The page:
Two Sisters and a Hive Tool

I can proudly say, that GiGi and I made it through our month of Beekeeping 101 (and without stings, if you can believe it). It’s been a wonderful month and I am still reeling from what we have learned from this class. I think we are more than ready to put our bees in this coming Spring.

I feel so accomplished!

this is what our hive will look like
see the guard bees protecting the entrance?

Our final class was great! We got to play in the beeyard and open up several hives. We even assisted in the switching of one weaker hive to a better location. Class ended with a great chat over a honey tasting. We were able to try Nina’s Wildflower honey from the Franklin Park Conservatory, as well as Buckwheat, Orange Blossom, Blueberry, Basswood and Clover Honeys.

It was a sweet and unexpected treat!

bees on a frame

GiGi holds a Queen cage
A new Queen and her attendants

all types of honey

We have a lot to plan for before next spring!

Beekeeping can be a wonderful hobby, and I’m certain the “backyard beekeepers” are helping the bee population thrive. However, it can be quite an expense to get started. In the next 6 months we will have to save up for the hives, (we would like to start with 2 and hope to eventually make splits from those) and of course, we will have to purchase bees and a queen for each hive. Thankfully, we have made contacts with Nina and the Central Ohio Beekeepers Association (COBA, find the group on Facebook) to make that happen! We are lucky that we have already purchased our gear, the very attractive pith hats and gloves… and I can’t forget to highlight GiGi’s beautiful white jeans (also, you owe me money).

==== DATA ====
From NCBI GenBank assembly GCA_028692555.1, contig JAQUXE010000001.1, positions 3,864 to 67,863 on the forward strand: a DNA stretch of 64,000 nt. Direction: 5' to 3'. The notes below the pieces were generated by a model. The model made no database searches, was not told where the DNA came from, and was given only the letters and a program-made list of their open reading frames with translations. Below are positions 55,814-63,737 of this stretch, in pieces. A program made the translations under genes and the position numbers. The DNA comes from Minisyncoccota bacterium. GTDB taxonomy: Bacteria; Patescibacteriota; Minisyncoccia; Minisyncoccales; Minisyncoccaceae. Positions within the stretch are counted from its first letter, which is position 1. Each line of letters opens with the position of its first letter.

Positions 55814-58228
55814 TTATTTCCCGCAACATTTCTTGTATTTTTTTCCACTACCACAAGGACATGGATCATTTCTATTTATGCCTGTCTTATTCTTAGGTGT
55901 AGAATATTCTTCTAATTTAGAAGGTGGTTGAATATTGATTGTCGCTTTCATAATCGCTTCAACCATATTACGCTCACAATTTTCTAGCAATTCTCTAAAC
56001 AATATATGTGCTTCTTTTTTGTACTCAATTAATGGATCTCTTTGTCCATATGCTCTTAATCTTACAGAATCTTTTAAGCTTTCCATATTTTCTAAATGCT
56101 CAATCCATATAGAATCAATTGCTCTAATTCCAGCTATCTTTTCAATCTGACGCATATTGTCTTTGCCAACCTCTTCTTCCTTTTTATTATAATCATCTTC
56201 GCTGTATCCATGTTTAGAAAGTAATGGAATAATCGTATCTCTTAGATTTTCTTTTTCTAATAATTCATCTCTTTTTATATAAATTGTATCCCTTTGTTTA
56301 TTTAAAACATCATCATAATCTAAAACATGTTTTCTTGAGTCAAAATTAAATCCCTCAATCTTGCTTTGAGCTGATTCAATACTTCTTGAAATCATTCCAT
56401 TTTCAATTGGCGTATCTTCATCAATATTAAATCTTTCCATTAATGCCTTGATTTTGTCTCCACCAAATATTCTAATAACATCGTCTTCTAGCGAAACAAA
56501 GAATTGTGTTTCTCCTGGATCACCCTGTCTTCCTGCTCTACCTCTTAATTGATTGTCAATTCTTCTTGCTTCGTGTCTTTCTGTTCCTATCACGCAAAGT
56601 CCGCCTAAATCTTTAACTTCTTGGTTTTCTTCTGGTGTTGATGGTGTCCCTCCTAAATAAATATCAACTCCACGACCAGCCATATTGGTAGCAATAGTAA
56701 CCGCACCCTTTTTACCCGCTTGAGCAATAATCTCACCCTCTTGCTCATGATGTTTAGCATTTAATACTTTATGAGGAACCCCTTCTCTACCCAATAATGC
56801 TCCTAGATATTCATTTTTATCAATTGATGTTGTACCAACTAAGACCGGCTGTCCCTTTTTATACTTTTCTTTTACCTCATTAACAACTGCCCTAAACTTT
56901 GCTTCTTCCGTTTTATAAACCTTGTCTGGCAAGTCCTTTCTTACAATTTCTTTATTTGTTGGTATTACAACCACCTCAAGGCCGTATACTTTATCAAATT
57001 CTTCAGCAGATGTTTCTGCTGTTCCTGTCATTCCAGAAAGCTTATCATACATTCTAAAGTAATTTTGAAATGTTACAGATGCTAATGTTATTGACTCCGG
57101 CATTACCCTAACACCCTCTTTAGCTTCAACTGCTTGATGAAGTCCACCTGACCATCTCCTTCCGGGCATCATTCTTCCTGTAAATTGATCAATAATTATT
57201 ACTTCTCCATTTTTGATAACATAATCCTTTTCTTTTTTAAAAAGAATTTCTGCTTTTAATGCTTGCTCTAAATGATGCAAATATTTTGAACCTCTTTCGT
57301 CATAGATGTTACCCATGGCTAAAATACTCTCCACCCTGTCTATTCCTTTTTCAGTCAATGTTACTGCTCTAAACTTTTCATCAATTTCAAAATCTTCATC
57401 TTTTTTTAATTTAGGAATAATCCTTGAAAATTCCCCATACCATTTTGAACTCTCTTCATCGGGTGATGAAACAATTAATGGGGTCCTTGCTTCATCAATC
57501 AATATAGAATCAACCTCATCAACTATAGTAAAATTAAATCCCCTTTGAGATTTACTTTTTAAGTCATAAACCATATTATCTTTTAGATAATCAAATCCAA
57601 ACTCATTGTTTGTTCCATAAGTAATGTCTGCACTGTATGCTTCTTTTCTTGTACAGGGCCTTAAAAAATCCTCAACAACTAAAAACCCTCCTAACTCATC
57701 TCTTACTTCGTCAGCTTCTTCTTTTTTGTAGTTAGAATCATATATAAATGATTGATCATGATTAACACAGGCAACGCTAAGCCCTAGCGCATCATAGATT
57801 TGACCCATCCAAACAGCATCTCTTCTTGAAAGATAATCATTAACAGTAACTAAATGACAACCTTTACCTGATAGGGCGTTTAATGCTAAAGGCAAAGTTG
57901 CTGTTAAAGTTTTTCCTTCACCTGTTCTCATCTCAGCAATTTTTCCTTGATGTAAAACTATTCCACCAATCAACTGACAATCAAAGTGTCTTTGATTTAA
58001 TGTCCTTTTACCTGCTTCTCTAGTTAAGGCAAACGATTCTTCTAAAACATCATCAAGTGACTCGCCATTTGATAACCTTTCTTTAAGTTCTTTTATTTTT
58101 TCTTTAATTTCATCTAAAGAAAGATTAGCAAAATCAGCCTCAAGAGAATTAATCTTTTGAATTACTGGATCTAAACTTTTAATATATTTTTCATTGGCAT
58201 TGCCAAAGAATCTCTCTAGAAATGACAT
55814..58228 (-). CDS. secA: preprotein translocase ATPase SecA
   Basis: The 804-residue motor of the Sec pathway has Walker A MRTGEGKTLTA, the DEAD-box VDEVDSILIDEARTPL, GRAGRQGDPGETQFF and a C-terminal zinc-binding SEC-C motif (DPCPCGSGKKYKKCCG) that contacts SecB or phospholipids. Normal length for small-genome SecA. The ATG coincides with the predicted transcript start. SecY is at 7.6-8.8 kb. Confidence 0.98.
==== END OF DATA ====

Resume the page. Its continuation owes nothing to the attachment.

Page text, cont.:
And we have a hive tool!

GiGi holds a frame of bees

In the meantime, we will volunteer at the Franklin Park Conservatory, and learn to help those hives get through the Winter.  We hope to gather as much information before our own hives go in next year!

A BIG HUGE thank you to Nina for hosting the class ad being such an amazing instructor! We really enjoyed it, and look forward to working with you again!

One more note that I forgot to add… If you are willing to help, please sign this petition to help  Save the Bees!!

Bee Happy!

xoxo Madame W

GiGi’s Book Review: A Survival Guide to Urban Beekeeping by Cam and Mr. Combover

It’s been awhile since I have had a chance to update and I can say that I am still starry-eyed about our first beekeeping class. But I won’t gush about it now since you can see all of the awesome pictures my sister took here. Instead I’ll be giving a little book review about one of my more recently acquired apiary information books.

photo courtesy

Madam W. and I first stumbled upon Cam and Mr. Combover’s blog,, not too long after creating our own and I have been a follower ever since.  Their writing is to the point with a lot of photos of their process and their videos are both informative and often (although I think unintentionally) hilarious. Not many men would get stung by a bee on camera and then willingly post that video for the entire digital world to see. And, hey, who doesn’t like a blog with a bee pun in its name? I know I sure do… So, I went ahead and got an early release of their book A Survival Guide to Urban Beekeeping.

courtesy of and Suzi Kemp

The first and most striking feature of the book that I noticed was the illustration work. The illustrator, Suzi Kemp’s, hit-it-and-quit-it style is reminiscent of 80’s punk art à la Raymond Pettibon. Just simple heavy line work with pops of color. But I can’t lie that I might be partial to her work since my own style of illustration shares similarities with her style. You can see more of her work here. But I must admit that, although I understand printing in grayscale is more cost effective, I wish the pages of illustration in the book could have been printed in color. I think the lack of color takes away from the aesthetics of Kemp’s work.